Research Says

Judi Fulbright blog photo

Taking the measure of furniture stores

June 4, 2009

How do you determine when your furniture store is truly operating at an optimum level? There are the obvious bottom line figures from profit-and-loss statements that can be reviewed as often as monthly. And there are other measures that can be used as powerful tools for guidance towards a successful store’s operation.

Stock turns, a key indicator of a store’s overall sales picture, are crucial. When inventory turns drop, it’s reflected in a store’s profit. While stock turns can vary by product category, stores’ often use inventory turns based on average inventory and costs of goods sold to provide an overall perspective. Reporting on just such figures for furniture stores’ inventory turns, the 2008 Furniture Store Performance Report found median stock turns for 2007 were 2.6 times. How does your store compare with this figure?

Another critical indicator is the close ratio. It requires that store operators know for an average week how many customers visited the store, and how many made a purchase. In the 2008 Furniture Store Performance Report, the close ratio for 2007 was 32%. Is your own store’s close ratio comparable to that of your peers?

Tracking the best-selling price point, the number of SKUs on the floor at the best-selling price point, and the percentage of sales at the best-selling price point will help a retailer know to the dollar what sells the best in their market. Knowing the percentage of their total sales in any given category at their best-selling price point will help a retailer efficiently plan inventory. Dollars tied up in slow-moving inventory and floors crowded with an over-abundance of choices hurt the bottom line. How well is your store doing at tracking this data? Do you have the hardware and software needed to give you this ability?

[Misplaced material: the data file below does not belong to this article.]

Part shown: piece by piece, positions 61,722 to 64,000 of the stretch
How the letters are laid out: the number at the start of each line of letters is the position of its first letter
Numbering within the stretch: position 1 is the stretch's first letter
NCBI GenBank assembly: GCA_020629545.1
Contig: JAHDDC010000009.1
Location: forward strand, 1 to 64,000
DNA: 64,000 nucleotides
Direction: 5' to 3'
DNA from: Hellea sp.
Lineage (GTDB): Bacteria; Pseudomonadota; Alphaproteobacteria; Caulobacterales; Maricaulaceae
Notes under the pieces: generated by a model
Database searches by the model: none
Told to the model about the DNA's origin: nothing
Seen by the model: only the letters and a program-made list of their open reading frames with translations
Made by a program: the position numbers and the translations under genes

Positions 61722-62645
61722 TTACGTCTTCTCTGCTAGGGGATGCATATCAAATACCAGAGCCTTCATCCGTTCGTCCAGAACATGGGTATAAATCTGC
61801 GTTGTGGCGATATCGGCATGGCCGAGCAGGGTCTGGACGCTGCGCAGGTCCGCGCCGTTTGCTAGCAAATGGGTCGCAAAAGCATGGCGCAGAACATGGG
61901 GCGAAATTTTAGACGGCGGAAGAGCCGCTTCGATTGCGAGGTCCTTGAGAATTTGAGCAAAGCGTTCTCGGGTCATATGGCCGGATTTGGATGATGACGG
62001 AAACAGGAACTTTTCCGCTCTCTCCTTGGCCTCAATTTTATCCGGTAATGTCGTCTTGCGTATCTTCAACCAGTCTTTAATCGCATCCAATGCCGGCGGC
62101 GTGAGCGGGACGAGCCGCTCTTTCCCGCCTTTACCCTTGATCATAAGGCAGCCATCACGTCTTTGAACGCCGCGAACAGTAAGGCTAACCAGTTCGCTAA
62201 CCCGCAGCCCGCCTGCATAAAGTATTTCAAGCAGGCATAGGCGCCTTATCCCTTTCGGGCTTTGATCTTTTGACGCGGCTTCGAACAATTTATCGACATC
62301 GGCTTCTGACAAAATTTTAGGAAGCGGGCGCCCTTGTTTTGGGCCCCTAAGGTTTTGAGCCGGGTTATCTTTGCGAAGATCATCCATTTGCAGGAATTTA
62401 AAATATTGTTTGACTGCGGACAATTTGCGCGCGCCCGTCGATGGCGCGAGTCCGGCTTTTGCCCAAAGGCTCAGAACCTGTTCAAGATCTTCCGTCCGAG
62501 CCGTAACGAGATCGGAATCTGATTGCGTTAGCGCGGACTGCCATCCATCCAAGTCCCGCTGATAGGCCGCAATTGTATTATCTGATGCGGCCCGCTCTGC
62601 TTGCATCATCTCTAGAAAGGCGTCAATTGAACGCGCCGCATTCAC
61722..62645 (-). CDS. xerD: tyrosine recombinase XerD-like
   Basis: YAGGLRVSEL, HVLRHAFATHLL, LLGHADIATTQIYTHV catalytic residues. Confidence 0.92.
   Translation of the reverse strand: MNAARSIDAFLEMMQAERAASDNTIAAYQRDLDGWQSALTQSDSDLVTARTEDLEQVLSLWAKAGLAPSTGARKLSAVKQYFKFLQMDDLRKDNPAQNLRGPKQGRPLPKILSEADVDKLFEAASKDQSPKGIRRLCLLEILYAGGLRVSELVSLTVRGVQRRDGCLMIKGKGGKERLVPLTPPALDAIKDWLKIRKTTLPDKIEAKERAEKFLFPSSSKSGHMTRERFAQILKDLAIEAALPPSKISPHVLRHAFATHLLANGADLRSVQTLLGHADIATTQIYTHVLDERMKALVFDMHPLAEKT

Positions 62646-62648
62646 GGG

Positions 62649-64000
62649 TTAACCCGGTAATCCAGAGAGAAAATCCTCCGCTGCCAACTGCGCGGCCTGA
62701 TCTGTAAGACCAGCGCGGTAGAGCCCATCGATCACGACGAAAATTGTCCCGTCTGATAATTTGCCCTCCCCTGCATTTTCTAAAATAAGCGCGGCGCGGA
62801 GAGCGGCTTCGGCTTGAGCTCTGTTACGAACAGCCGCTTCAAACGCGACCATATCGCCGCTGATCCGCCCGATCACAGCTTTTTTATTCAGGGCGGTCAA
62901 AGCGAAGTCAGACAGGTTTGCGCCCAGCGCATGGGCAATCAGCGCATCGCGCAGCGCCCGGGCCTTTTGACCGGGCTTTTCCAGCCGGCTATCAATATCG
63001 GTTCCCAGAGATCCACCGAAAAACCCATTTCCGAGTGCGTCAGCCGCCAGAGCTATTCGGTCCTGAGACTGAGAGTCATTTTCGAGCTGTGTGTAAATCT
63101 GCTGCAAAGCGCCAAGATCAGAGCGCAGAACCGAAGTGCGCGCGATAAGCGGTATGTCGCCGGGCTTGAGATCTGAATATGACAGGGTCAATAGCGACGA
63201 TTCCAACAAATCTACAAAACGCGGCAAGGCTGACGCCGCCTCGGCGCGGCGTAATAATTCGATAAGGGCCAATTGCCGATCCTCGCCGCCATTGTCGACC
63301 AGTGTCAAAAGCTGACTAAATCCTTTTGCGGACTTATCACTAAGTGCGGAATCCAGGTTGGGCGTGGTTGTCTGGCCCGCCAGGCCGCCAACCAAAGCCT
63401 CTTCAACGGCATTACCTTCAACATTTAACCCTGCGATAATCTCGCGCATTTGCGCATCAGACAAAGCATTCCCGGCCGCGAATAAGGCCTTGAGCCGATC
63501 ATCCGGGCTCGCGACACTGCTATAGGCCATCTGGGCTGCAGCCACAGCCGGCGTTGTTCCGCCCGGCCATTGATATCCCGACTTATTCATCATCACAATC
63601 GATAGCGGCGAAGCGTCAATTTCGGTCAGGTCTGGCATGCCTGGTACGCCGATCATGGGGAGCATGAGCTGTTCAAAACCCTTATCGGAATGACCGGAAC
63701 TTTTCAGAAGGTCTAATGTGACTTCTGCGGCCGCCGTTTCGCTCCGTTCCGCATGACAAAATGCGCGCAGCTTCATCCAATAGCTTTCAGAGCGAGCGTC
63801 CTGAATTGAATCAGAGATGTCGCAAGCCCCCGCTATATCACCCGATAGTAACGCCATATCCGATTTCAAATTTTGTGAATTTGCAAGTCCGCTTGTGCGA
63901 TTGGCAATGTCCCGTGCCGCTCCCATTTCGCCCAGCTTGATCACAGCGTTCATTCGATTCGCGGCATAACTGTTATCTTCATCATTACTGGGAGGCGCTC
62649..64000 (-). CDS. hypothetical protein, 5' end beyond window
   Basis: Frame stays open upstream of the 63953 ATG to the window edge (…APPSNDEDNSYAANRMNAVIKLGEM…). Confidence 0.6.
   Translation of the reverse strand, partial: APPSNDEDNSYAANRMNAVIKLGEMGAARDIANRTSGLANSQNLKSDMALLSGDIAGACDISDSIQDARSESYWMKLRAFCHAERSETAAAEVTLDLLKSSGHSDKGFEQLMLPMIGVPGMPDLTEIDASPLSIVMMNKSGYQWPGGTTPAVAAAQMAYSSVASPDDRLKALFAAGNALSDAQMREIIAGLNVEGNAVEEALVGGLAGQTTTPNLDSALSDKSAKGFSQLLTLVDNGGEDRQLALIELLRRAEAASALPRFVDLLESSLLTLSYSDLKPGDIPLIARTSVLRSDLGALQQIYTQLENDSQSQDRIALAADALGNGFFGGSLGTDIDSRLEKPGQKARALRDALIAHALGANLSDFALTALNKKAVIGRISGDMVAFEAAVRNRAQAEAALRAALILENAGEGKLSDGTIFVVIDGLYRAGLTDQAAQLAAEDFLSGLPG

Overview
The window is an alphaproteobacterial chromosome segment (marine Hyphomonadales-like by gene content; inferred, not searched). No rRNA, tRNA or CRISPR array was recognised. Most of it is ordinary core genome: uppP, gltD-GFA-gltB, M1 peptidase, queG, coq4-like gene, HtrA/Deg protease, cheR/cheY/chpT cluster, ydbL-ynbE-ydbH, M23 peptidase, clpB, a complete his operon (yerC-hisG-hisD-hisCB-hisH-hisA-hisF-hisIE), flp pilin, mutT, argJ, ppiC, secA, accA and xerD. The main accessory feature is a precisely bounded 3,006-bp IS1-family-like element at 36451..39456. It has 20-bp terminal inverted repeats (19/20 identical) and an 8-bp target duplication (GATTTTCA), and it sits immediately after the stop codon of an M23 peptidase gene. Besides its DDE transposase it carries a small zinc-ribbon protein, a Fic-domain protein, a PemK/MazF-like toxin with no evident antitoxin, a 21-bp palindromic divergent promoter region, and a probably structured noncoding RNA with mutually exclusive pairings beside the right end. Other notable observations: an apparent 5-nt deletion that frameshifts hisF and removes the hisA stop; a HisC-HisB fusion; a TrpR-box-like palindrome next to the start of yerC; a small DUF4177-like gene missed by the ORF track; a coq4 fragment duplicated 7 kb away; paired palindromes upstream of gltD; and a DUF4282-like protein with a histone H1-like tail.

Then there’s advertising. Retailers spend a significant amount of dollars to entice customers into their store. How do they identify the people who are ready to buy? Is their advertising on target? Is the timing of the advertising campaign on target? For about the last decade, retailers have been spending about 5% of their annual revenues on advertising and promotions according to results from annual Furniture Store Performance Reports. Have the current economic conditions caused your store to cut back or beef up this key area?

Right now, Furniture/Today’s annual Furniture Store Performance Report, assessing furniture stores’ operation for 2008, is in the field. If you’ve received one of the forms mailed out a few weeks ago, please take a few minutes to answer as many of the questions as you can. If you did not receive a questionnaire form and would like to participate in this year’s effort, please contact me at I’ll be delighted to fax or e-mail you a form.

To respond online to The Furniture Store Performance Report survey, click here.

Our intent is for you to use the information in this upcoming report to target areas where you can improve your store’s performance, and of course, its profitability.